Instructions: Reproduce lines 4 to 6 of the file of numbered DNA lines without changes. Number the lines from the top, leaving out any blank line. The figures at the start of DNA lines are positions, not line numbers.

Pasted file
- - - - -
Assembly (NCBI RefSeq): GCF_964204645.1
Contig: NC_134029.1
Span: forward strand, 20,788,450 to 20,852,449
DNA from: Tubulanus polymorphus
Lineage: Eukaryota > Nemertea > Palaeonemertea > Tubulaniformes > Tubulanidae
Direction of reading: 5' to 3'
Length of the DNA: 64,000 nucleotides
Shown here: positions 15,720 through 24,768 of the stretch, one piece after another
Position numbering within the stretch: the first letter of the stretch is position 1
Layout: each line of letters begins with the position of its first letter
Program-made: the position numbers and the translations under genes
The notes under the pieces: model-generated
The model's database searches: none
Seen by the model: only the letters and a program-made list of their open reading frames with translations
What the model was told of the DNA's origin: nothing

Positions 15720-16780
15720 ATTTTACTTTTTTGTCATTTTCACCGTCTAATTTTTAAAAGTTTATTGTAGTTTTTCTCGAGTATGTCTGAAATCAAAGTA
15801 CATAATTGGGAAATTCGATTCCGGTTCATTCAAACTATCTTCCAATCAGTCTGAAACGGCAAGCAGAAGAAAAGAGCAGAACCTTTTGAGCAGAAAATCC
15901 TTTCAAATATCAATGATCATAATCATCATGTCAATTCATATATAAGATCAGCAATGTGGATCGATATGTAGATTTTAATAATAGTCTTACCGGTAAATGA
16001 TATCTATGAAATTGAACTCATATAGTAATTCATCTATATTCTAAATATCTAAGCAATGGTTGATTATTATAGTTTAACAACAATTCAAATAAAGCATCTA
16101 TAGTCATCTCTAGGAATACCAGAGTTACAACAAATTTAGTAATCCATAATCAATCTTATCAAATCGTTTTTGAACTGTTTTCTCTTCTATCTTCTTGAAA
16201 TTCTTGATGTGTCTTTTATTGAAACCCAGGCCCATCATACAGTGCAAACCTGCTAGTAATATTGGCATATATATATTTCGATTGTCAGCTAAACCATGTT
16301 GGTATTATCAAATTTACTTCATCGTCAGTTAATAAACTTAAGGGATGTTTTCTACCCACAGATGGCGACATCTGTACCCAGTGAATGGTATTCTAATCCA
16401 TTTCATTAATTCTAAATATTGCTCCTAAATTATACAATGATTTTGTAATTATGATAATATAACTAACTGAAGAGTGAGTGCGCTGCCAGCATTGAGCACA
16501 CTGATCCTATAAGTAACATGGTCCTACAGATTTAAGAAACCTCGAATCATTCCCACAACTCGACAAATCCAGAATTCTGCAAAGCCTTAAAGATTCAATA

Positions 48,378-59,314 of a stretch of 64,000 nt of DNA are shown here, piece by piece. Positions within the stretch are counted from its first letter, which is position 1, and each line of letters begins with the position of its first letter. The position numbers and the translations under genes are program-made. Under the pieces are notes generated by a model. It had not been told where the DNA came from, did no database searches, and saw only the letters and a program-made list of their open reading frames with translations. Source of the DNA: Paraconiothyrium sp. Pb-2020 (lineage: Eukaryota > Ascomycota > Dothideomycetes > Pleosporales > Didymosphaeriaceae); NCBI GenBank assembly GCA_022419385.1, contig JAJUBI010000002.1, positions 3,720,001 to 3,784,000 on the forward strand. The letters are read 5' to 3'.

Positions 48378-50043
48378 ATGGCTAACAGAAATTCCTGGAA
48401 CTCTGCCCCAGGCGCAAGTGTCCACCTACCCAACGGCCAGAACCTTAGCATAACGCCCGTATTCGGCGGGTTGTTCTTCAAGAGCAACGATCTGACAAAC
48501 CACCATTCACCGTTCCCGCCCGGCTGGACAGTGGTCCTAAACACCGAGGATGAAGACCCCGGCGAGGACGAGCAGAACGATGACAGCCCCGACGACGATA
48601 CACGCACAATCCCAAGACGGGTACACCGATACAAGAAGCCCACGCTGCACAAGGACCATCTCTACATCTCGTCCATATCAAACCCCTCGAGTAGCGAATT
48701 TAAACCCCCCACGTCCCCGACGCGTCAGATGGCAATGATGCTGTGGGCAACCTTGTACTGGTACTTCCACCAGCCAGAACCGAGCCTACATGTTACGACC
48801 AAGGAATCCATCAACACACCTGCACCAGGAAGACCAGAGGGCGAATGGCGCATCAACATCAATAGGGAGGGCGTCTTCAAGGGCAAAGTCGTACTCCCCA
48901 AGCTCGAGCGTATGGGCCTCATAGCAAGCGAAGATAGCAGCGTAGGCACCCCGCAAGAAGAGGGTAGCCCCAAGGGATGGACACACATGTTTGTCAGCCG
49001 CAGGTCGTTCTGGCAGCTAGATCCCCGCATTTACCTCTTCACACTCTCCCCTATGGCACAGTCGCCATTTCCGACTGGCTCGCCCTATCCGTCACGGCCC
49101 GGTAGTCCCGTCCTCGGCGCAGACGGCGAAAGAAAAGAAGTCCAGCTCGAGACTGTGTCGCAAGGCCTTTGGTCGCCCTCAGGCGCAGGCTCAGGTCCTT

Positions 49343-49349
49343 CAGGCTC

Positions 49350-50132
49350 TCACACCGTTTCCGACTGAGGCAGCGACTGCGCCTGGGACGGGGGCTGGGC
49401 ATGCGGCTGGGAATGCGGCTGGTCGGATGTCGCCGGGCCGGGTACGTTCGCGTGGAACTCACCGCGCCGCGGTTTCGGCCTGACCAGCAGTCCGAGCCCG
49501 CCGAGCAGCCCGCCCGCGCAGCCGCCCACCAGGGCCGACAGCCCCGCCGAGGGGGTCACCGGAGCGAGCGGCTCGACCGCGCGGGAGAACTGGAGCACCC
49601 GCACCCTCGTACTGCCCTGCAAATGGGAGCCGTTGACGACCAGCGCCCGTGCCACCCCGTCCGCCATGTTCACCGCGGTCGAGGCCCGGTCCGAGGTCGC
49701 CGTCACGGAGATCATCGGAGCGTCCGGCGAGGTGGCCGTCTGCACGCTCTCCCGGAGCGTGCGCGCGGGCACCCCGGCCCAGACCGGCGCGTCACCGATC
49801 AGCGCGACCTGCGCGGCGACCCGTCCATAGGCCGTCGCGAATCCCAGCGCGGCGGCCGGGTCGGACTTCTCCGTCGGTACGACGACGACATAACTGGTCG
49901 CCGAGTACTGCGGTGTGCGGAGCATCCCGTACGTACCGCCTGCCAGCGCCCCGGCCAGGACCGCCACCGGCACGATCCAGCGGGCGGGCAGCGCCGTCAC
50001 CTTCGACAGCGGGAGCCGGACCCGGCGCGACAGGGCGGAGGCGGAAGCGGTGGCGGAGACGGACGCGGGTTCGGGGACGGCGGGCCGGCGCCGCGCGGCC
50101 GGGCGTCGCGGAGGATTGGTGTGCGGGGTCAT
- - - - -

DNA from: Tubulanus polymorphus
Lineage: Eukaryota > Nemertea > Palaeonemertea > Tubulaniformes > Tubulanidae
Direction of reading: 5' to 3'